H. Alvin Sharpe: The Remarkable Life and Legacy of a Louisiana Artist
Louisiana, with its rich tapestry of cultures, has been home to countless artists, musicians, and writers. One such artist, H. Alvin Sharpe, stands out not just for his artistic talent but for his contribution to the state’s heritage in more ways than one. This article delves deep into the life and work of this multifaceted artist who left an indelible mark on the state of Louisiana.
Early Life and Education
H. Alvin Sharpe was born on August 22, 1907, in Northwood, Ohio. An early interest in art brought him to New Orleans in the 1930s where he studied at the John McCrady School of Art. This move not only shaped his career but also developed a deep-seated love for the state and its cultural mosaic.
Sharpe’s oeuvre is striking in its versatility. Over the years, he tried his hand at various forms of art, including oil paintings, watercolors, sketches, and miniatures. His detailed illustrations were also popular in numerous publications.
However, his skills were not confined to the canvas. He was also a talented musician, sculptor, writer, and historian. His multi-dimensional talent only added to his stature and earned him the nickname “Renaissance Man of New Orleans.”
Arguably, one of Sharpe’s most lasting legacies to Louisiana is his work on the design of the state’s official flag and seal. His sketches of the “pelican in her piety” remain a part of Louisiana’s visual identity.
Beyond these official emblems, Sharpe’s passion for Louisiana’s history and its rich culture reflected in his countless paintings that depicted scenes from everyday life, landmarks, and the state’s vibrant festivities. These artworks not only became popular souvenirs for tourists but also served as a visual chronicle of Louisiana’s heritage.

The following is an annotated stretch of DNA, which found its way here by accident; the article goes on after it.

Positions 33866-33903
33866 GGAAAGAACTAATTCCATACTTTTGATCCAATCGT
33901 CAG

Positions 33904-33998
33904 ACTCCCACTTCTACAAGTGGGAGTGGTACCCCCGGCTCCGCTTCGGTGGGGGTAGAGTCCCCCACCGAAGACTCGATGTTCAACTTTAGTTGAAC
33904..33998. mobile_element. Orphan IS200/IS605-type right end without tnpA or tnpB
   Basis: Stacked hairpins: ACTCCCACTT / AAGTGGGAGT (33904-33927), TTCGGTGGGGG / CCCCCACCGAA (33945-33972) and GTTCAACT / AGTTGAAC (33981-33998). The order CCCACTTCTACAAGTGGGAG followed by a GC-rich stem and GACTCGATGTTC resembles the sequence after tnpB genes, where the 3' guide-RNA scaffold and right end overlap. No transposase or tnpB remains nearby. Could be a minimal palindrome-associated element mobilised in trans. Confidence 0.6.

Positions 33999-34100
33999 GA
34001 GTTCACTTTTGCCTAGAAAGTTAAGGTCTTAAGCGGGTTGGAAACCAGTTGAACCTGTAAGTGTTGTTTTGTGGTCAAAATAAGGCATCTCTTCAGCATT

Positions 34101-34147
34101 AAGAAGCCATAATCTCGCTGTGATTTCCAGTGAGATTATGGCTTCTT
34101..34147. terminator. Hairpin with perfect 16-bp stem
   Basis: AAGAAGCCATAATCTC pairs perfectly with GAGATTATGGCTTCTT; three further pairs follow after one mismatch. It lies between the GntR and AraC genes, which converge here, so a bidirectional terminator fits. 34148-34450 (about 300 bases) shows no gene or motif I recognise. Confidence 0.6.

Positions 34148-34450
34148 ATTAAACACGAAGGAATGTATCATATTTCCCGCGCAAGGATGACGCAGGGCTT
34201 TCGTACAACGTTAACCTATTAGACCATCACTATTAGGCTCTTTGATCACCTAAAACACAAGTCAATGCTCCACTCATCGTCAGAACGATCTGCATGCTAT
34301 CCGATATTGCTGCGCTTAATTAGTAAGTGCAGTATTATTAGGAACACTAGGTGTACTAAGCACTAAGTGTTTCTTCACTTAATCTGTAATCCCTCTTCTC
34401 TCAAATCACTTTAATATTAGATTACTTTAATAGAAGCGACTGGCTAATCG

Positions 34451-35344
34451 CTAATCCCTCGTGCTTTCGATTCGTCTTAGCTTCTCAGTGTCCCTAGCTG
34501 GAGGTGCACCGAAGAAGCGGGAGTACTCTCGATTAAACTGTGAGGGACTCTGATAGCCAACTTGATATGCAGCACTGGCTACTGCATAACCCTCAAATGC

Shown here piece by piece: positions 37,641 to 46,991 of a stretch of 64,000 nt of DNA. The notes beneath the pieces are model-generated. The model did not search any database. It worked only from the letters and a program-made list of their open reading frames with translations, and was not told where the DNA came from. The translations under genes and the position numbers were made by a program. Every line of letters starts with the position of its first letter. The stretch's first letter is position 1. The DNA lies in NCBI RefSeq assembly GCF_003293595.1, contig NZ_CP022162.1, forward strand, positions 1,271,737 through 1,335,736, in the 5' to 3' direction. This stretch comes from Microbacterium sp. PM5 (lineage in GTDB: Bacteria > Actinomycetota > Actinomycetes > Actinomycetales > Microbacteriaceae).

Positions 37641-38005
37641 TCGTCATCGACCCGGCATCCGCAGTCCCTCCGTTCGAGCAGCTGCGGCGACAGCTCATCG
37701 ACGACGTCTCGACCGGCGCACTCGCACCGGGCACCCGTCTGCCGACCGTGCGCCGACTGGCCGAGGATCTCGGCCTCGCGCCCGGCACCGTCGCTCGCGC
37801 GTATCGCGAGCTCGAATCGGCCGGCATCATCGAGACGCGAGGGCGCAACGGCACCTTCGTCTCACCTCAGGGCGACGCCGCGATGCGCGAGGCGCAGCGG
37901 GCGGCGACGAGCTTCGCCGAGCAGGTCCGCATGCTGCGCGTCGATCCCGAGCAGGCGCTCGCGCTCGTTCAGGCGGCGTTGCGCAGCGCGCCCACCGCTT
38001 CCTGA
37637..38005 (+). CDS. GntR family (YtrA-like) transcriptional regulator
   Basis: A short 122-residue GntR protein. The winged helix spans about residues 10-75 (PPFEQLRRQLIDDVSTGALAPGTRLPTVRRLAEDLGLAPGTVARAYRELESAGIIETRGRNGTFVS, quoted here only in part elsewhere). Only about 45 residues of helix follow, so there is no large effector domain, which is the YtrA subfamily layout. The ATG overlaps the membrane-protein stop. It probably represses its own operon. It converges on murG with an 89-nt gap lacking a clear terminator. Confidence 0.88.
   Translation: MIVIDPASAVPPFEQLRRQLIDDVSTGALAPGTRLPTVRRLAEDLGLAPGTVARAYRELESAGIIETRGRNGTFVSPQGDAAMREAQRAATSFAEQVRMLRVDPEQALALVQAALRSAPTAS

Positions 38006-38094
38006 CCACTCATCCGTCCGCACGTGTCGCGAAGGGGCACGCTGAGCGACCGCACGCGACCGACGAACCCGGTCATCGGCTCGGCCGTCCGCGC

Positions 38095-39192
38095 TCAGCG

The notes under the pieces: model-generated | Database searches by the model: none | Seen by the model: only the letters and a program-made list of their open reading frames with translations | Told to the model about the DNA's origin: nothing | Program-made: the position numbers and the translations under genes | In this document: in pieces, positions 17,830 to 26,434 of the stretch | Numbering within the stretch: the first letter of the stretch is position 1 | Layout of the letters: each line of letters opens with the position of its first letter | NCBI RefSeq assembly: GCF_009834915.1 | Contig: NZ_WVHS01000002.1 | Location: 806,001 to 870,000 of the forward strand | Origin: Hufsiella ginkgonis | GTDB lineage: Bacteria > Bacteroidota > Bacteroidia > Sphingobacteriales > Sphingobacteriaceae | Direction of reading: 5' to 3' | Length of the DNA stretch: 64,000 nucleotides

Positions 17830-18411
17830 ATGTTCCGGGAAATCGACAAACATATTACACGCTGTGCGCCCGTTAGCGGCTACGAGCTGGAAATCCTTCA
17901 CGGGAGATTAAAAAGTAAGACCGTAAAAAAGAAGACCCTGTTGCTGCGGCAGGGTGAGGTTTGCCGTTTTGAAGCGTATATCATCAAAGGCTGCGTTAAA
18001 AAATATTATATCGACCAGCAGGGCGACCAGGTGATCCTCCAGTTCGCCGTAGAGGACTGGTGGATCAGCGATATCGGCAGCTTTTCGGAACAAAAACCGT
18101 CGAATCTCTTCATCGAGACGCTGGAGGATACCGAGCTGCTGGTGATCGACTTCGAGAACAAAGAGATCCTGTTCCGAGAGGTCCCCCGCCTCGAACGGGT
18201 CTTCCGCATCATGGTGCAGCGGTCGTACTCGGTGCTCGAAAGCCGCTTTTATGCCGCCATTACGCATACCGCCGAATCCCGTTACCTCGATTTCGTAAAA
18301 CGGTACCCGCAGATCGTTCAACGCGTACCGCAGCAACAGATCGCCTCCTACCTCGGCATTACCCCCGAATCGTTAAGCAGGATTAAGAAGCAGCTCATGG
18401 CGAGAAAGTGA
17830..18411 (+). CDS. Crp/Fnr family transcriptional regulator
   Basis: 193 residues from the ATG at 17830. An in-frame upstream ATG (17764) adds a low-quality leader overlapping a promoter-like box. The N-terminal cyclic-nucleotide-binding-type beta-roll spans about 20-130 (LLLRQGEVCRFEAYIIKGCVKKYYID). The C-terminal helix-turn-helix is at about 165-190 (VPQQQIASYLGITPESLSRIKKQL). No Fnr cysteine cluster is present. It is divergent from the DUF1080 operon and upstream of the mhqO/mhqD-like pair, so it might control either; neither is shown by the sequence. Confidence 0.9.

H. Alvin Sharpe and the Mardi Gras Doubloons
One of the most colorful and vibrant events associated with Louisiana, particularly New Orleans, is the Mardi Gras celebration. It’s a festival that is rich in tradition, music, parades, and unique collectibles. Among those collectibles, the Mardi Gras doubloons hold a special place, and we have H. Alvin Sharpe to thank for this.
In 1960, Sharpe approached the captain of the Krewe of Rex, Darwin Fenner, with a novel idea: to mint aluminum coins, or doubloons, that could be thrown to the crowds during parades. Before this, krewes primarily threw glass beads and other trinkets. The introduction of doubloons was a game-changer. Not only were they safer and more durable than many other throws, but they also became instant collectibles.
Sharpe’s initial designs were intricate and showcased his impeccable artistry. These doubloons often featured the emblem of the krewe on one side and the theme of that year’s parade on the other. They became instant hits among parade-goers and collectors alike.
Over the years, the popularity of Mardi Gras doubloons soared. They began to be minted in different materials like bronze, silver, and even gold for special members of the krewes. This tradition that Sharpe initiated has become an intrinsic part of the Mardi Gras festivities.
Today, even as other throws like beads and plush toys remain popular, the doubloons still hold a cherished spot. They are not just souvenirs but also artifacts that chronicle the themes and evolution of Mardi Gras parades over the years. For many, collecting these doubloons year after year has become a cherished tradition.
Later Life and Legacy
Sharpe’s commitment to his craft did not wane with age. Even in his later years, he continued to be a prolific artist, producing art and exhibiting his works at various galleries. He also took it upon himself to mentor young artists, ensuring that the next generation would continue to carry the torch of artistic expression.
H. Alvin Sharpe passed away on January 18, 1982. But his legacy continues to live on. His artworks are not just a testament to his extraordinary talent but also a window into the heart and soul of Louisiana.
H. Alvin Sharpe’s introduction of the Mardi Gras doubloons added a unique element to the Mardi Gras celebrations. His legacy, therefore, is not just seen in the art galleries or the state flag but is also experienced every year during the vibrant Mardi Gras parades when the air is filled with the shimmer of flying doubloons. His influence truly touched the heart of Louisiana’s traditions and will continue to do so for generations to come.